September: National Organic Month
The word organic is thrown around a lot these days, often to suggest that the item you're buying is higher in quality (and is likely to come with a higher price tag!). But what does it actually mean if something is ‘organic’ and what are the benefits of this? With September being National Organic Month, we thought we’d round up everything you need to know about eating organic fruits and veggies.
What Does Organic Mean?
If you buy something labeled as organic, it will have been produced with fewer pesticides, and will contain no artificial additives or preservatives and absolutely no GM. Essentially, it means that the items has been produced to higher environmental standards.
Getting an organic certification isn’t an easy feat, so you know that when you see the Soil Association’s organic symbol, the product will have met a very strict set of standards during it’s production process.
So What Are The Benefits?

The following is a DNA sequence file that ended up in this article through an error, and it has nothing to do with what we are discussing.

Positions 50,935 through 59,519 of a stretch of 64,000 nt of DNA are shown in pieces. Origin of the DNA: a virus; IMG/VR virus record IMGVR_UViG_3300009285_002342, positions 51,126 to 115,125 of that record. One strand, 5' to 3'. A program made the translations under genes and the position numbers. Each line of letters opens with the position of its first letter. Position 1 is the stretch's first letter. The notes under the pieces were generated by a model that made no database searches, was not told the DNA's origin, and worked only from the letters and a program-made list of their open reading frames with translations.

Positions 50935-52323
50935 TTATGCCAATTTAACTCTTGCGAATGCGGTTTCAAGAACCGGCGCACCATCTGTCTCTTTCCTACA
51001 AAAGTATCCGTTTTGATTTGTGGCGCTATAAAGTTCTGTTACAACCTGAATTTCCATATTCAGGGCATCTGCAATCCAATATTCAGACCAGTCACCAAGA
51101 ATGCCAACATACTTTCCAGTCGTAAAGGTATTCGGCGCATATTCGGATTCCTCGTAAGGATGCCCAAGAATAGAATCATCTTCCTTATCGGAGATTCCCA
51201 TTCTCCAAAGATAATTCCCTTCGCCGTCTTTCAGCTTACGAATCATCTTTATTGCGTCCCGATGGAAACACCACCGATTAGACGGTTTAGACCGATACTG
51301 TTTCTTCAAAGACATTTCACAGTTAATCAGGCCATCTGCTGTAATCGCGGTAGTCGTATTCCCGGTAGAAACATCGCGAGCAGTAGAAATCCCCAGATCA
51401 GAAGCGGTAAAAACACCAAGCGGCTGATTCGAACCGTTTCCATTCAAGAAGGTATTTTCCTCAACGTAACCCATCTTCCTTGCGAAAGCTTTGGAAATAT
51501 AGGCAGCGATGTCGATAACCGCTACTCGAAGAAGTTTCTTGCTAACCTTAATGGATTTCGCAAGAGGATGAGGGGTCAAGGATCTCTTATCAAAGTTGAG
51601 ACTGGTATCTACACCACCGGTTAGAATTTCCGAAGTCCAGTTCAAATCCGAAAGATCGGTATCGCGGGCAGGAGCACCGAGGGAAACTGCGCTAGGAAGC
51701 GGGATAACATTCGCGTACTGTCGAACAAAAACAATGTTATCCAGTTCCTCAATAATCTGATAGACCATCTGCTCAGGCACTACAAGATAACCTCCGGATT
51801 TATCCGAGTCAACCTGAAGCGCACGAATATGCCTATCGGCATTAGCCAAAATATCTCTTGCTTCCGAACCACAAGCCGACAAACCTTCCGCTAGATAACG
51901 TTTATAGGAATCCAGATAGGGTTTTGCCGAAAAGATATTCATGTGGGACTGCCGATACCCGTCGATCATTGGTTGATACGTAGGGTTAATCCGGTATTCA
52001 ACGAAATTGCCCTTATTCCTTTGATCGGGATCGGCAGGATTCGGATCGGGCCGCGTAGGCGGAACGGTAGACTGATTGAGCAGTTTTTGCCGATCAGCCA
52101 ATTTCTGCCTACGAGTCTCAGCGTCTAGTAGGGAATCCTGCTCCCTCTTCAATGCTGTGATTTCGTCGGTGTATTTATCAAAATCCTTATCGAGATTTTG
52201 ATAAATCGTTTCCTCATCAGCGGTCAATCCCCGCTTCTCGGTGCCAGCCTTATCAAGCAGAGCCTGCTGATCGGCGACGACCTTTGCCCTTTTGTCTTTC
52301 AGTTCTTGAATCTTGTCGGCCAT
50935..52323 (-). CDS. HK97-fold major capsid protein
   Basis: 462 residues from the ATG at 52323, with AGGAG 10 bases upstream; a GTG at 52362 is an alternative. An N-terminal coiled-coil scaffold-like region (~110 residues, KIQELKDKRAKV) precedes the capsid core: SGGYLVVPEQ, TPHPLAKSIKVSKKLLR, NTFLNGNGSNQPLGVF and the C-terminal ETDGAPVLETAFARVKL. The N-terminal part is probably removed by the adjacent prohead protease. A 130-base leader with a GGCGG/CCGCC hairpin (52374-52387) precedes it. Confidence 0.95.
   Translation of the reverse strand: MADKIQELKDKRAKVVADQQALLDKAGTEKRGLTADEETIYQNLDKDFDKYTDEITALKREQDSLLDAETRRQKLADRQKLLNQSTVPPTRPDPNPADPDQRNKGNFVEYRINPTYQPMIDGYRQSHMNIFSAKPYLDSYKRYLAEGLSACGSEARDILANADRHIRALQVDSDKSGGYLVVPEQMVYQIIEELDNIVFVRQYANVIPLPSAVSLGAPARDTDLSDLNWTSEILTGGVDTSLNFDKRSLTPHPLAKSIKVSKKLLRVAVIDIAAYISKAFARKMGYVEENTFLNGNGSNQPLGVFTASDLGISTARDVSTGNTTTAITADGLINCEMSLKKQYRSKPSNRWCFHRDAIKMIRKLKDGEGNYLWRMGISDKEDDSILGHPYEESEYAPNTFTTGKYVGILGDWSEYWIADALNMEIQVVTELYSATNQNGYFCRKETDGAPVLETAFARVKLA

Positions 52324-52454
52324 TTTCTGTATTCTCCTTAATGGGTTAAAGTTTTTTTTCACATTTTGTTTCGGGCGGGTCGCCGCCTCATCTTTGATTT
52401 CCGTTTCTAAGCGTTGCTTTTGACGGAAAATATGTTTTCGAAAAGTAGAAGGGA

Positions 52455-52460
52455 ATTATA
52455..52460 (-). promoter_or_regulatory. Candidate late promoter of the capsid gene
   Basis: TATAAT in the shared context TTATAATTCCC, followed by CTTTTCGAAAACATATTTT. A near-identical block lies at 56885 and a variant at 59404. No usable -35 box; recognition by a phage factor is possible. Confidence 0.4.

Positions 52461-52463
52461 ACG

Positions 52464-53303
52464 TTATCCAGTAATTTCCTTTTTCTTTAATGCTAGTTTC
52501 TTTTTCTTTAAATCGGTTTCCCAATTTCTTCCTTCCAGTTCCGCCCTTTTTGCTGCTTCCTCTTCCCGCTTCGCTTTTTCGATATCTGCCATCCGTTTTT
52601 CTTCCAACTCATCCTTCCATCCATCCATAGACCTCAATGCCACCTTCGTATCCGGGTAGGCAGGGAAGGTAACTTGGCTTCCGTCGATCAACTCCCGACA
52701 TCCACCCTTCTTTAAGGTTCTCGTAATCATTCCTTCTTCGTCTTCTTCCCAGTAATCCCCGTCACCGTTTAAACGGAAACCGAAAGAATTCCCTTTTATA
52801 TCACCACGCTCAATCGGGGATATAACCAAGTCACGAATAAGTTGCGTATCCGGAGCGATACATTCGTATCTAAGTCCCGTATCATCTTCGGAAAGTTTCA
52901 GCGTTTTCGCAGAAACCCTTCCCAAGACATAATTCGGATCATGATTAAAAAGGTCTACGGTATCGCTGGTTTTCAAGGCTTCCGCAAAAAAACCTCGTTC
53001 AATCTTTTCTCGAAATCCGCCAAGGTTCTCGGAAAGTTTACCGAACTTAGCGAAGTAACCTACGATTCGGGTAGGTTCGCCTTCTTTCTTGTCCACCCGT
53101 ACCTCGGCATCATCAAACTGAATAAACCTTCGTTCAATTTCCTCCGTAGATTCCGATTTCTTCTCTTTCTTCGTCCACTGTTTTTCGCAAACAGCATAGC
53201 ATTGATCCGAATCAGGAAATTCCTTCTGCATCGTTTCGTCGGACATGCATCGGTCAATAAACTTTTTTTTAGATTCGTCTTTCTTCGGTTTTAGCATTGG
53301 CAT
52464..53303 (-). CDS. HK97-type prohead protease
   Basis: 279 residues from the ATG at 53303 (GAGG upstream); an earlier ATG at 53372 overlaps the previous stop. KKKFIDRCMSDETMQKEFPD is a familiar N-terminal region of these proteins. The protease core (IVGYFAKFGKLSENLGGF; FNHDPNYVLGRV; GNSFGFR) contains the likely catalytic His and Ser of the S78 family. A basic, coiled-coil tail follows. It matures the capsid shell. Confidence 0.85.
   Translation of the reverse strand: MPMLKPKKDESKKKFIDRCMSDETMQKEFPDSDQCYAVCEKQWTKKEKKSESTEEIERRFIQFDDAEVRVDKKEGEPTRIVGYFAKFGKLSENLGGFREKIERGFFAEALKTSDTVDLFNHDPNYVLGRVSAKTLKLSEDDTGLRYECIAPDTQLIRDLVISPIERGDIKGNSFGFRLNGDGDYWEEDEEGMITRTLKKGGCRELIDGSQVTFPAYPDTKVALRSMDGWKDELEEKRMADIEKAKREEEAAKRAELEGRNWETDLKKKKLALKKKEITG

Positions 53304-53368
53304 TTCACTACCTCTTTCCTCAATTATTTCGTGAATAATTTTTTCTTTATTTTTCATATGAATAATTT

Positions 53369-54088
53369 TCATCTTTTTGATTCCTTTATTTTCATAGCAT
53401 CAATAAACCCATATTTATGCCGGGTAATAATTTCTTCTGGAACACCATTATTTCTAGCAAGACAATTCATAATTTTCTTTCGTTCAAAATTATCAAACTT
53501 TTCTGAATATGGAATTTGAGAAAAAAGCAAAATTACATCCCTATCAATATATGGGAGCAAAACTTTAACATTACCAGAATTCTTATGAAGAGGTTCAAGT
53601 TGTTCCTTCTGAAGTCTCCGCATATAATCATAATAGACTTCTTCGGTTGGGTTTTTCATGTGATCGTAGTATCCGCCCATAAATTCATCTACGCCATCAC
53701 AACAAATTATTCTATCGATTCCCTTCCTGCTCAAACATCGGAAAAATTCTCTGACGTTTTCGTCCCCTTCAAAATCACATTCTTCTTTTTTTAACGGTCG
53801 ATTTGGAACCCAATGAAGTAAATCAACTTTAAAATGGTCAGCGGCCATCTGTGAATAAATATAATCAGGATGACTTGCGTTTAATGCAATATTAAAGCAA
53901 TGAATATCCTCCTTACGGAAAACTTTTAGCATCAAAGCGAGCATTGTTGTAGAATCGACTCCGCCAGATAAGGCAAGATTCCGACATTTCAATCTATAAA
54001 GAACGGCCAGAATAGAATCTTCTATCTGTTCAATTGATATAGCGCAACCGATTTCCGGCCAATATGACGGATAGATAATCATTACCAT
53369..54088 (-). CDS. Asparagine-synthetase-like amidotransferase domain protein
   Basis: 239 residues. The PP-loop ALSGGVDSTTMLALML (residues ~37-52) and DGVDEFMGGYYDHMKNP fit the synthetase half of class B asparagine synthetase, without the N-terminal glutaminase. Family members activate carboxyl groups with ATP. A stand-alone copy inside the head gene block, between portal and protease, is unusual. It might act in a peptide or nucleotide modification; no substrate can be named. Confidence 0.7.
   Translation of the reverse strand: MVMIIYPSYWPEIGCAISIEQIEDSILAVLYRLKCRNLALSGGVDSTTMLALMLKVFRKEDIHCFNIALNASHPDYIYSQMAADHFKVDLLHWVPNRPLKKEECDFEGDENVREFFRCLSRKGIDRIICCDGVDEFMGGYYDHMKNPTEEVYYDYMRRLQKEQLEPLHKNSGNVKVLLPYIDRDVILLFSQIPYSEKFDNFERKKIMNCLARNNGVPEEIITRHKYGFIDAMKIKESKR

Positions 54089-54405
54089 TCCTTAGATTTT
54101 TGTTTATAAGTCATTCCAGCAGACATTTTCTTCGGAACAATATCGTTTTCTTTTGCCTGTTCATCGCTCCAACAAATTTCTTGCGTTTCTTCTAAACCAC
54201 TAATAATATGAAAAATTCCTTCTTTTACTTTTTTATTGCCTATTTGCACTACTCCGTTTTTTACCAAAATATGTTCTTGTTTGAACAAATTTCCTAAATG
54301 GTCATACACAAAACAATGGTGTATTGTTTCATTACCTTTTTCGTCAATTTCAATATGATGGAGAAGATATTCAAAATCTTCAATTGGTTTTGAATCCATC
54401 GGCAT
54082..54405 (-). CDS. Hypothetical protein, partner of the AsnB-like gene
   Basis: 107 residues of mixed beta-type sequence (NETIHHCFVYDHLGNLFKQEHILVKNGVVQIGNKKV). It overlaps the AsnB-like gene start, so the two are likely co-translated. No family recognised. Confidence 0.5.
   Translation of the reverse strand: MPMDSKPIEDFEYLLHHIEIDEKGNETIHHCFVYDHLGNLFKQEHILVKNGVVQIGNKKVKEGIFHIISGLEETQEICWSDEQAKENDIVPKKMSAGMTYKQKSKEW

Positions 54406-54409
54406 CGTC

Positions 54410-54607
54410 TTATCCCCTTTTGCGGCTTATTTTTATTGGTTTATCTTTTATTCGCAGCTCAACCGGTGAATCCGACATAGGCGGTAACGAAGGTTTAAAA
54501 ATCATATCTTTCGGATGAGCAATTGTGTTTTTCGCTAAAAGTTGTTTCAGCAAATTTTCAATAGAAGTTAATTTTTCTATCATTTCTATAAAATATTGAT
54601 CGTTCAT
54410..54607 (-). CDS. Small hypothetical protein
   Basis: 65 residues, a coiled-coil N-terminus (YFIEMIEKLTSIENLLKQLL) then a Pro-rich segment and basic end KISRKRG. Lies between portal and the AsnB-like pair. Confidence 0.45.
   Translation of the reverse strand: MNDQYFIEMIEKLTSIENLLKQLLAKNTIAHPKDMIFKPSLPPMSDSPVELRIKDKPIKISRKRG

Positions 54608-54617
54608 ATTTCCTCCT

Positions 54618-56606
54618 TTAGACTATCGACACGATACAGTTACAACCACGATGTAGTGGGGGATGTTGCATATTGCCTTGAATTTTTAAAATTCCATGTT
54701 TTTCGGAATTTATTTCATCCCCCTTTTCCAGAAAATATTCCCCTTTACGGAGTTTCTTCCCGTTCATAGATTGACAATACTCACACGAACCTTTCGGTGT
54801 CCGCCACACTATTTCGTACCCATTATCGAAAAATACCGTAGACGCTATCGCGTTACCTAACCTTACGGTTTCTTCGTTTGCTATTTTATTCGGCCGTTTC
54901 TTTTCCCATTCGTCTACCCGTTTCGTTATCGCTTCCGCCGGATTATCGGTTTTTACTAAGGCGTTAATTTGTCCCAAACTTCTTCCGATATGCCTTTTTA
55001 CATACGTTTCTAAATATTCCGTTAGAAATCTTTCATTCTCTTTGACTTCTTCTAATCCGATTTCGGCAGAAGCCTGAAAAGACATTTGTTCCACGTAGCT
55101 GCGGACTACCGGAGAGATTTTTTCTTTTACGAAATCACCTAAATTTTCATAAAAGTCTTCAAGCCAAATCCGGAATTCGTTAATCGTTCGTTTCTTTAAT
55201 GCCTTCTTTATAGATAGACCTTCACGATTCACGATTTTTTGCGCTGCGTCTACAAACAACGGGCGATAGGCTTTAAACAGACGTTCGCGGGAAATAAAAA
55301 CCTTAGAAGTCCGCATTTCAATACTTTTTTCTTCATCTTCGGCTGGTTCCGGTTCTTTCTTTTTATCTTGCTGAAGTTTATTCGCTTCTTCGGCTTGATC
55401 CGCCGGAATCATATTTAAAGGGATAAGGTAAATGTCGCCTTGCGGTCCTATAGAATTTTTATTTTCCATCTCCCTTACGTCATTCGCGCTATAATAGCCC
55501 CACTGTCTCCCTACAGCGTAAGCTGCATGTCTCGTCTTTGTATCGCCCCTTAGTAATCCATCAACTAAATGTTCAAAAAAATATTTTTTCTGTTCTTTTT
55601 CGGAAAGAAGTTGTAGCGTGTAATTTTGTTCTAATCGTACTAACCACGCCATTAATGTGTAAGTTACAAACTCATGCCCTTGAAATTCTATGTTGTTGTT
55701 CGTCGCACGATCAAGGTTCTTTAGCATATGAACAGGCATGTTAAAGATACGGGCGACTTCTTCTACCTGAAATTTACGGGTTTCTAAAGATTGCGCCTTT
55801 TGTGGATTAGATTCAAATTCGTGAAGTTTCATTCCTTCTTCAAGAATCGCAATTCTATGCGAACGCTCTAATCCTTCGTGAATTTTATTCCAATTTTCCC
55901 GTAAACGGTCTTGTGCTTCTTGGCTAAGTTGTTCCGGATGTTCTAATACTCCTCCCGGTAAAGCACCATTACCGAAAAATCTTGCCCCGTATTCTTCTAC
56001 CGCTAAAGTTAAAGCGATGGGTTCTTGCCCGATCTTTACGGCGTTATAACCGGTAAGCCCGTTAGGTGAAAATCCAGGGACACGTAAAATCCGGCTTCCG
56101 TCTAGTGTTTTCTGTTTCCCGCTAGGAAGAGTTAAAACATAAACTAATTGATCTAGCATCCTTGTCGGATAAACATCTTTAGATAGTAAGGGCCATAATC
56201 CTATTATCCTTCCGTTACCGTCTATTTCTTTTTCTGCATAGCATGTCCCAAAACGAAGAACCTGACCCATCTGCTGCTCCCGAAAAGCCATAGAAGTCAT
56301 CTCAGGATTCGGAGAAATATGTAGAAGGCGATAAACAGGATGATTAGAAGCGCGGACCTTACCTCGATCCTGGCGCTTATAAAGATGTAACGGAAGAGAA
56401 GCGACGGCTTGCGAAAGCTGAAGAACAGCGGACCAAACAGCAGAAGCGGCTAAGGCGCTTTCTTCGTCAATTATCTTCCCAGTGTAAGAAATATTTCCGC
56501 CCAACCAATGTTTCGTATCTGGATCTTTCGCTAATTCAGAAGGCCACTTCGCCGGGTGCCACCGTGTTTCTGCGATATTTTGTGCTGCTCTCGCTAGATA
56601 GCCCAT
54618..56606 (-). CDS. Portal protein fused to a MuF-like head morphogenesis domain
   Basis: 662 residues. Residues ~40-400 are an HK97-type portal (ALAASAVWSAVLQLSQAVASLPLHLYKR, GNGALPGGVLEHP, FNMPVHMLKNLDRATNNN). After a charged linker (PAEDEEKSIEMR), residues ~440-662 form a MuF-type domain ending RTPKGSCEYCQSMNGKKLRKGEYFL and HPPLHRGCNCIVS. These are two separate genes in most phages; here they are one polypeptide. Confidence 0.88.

In a nutshell, you’ll be helping to preserve the planet and combat climate change. But there's also many health benefits to gain too, as your veggies will have been treated with fewer pesticides, will contain more nutrients, and most importantly will allow you to know exactly what you’re putting in your body.
What Should You Buy Organic?
High-quality, organic food can sometimes come with a hefty price tag, and we know this isn’t feasible for everybody. So we recommend prioritising certain foods when it comes to buying organically. Try following the two lists below, and sticking with the ‘dirty dozen’ when choosing what fruits and vegetables to buy organically.
The 12 most contaminated foods are:
- Sweet Bell Peppers
- Grapes (Imported)
The 12 least contaminated foods are:
- Sweet Corn (Frozen)
- Sweet Peas (Frozen)
- Kiwi Fruit